Friday, January 30, 2015

International Tax Planning for S Corporations and their Alien Shareholders

Brian Dooley, CPA for International Tax Counselors writes:  A dual resident taxpayer who determines his tax liability as if he or she were a non-resident alien must timely file an income tax return (including extensions) on Form 1040NR.[1] Sounds confusing?   It is.
Dual residents that are citizens of nations that have a tax treaty with the U.S have choices. Thus, to see if this applies to you, you must read the tax treaty. 

International Tax Planning for S Corporations and their Alien Shareholders

A general rule is that dual resident residents are treated as U.S. residents for purposes other than applying tax treaties.  This link provides an IRS legal memorandum on this topic.
Resident aliens are often shareholders of S corporation. Here the dual resident international tax planning needs to be cautious.  IRS regulations provide that if a dual resident taxpayer is a shareholder in an S corporation and the alien claims a treaty benefit as a non-resident alien, the taxpayer is as a non-resident alien for the S corporation’s rules.  As a result, the entity’s S corporation election will be terminated. The termination is effective as of the first day the alien claims a treaty benefit. This is due to the rule that a non-resident alien cannot be an S corporation shareholder.[2]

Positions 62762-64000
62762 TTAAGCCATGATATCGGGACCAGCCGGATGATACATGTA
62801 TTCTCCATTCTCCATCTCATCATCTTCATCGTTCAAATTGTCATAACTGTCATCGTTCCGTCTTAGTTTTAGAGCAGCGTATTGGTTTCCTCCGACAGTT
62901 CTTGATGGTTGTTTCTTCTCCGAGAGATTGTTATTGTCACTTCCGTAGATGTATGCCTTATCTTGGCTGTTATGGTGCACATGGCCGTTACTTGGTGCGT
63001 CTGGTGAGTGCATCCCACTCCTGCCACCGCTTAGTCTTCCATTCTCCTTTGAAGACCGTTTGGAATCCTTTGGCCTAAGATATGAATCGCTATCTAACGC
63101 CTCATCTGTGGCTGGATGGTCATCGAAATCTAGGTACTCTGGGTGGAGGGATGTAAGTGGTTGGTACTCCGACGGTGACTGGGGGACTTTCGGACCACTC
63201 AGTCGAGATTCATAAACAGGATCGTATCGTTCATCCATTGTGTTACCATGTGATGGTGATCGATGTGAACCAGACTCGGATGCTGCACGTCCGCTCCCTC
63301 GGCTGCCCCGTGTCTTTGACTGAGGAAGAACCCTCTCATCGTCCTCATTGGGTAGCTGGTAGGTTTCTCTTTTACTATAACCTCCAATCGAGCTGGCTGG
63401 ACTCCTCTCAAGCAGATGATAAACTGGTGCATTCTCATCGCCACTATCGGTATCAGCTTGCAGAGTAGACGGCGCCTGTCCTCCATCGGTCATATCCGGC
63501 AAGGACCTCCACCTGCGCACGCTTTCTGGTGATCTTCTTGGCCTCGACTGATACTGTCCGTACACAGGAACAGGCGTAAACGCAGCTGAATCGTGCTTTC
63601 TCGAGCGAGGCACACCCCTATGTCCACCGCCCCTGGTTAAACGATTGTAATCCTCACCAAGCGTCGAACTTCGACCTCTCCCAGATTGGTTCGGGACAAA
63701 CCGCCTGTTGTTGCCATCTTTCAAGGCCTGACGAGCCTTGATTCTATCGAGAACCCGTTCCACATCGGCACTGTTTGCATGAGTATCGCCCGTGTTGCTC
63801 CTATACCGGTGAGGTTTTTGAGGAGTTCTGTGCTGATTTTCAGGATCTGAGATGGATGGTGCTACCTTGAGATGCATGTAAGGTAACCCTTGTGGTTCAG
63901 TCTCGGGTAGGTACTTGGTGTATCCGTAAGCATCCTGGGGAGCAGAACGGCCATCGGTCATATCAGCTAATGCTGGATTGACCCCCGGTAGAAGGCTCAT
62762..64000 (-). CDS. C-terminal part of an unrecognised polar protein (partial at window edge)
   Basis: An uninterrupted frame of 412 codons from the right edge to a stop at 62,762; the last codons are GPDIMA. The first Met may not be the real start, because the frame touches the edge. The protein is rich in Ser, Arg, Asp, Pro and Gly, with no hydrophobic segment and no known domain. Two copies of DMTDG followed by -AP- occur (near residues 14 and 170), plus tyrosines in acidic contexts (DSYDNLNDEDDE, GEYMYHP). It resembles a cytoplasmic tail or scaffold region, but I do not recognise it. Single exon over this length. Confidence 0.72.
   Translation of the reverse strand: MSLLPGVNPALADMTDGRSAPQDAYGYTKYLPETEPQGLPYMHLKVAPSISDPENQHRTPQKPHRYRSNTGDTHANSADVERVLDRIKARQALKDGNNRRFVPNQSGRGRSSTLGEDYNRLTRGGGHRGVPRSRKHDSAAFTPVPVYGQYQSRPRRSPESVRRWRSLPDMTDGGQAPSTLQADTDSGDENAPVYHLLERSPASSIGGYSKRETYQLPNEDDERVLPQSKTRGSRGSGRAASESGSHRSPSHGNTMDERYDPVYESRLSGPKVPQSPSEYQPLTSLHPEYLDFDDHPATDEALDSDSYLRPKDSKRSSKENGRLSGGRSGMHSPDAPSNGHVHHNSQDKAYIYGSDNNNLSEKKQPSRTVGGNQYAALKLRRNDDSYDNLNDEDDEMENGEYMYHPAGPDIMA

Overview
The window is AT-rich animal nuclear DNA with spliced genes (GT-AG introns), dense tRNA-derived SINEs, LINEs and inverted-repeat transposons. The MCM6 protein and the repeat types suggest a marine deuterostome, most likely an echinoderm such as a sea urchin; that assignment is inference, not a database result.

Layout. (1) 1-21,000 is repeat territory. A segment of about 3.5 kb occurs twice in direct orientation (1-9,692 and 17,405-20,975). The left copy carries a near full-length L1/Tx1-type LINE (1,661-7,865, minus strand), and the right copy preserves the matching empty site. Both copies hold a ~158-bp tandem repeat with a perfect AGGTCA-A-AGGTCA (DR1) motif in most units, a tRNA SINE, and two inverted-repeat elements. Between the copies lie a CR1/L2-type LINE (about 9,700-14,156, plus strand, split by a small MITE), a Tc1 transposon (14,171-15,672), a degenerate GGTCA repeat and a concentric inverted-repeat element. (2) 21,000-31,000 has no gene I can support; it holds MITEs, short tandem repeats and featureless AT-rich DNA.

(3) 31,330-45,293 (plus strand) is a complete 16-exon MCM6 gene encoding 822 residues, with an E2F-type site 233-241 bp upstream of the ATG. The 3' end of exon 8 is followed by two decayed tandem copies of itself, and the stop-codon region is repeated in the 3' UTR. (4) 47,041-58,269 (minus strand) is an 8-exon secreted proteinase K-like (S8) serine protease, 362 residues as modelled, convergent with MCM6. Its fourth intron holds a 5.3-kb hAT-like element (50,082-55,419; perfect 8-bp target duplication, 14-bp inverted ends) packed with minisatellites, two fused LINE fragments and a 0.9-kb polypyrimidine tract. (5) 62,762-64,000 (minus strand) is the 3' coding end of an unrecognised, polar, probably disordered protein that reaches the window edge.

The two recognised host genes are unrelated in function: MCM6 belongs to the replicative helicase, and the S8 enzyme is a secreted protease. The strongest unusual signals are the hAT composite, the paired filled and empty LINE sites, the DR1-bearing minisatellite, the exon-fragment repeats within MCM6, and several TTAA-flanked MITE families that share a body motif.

Planning:  Non U.S. citizens should use a limited liability company and not a S corporation
The dual resident taxpayer who does not claim treaty benefits to reduce United States tax is not subject to this rule and, thus, may be or become a shareholder in an S corporation.[3]
A dual resident taxpayer who claims a treaty benefit and is therefore treated as a non-resident alien under these rules can elect to be treated as a U.S. resident for purposes of the S corporation rules
Planning- fixing the problem: This is done by  the taxpayer and the S corporation entering into an agreement to be subject to tax and withholding as if the dual resident were a non-resident alien partner in a partnership.
If the dual resident taxpayer does this then:
1.  the character and source of the S corporation items included in the dual resident shareholder’s income are determined as if realized by the shareholder and
2. the dual resident shareholder is considered as carrying on a business within the United States through a permanent establishment if the S corporation carries on such a business.[4]
This exception is not available if the S corporation was a C corporation[5]
Special IRS reporting: A dual resident taxpayer who is an S corporation shareholder must:
1. comply with the filing requirements and
2  must include an additional declaration indicating that he understands that claiming a treaty benefit as a non-resident will terminate the S corporation’s election, unless the exception applies. [6]   IRS Form 8833, Treaty-Based Return Position Disclosure (under Section 6114 or 7701(b)) is required if the payments or income items reportable because of that determination are more than $100,000.
[1] Warning:  The regulations 301.7701(b)- 7(b).  state that the filing of a Form 1040NR by dual resident taxpayer may affect the determination by the Immigration and Naturalization Service as to whether the individual qualifies to maintain a residency permit.
[2] Regulation 301.7701(b)-7(a)(4)(iii).
[3] Regulation 301.7701(b)-7(a)(4)(ii).
[4]  Regulation 301.7701(b)-7(a)(4)(iv).
[5]  Regulation 301.7701(b)- 7(a)(4)(iv).
[6] Regulation 301.7701(b)-7(c)(3).

1 comment:

  1. You have just given the detailed information on the international tax planning.

    Thanks for a valuable blog.

    International Tax Planning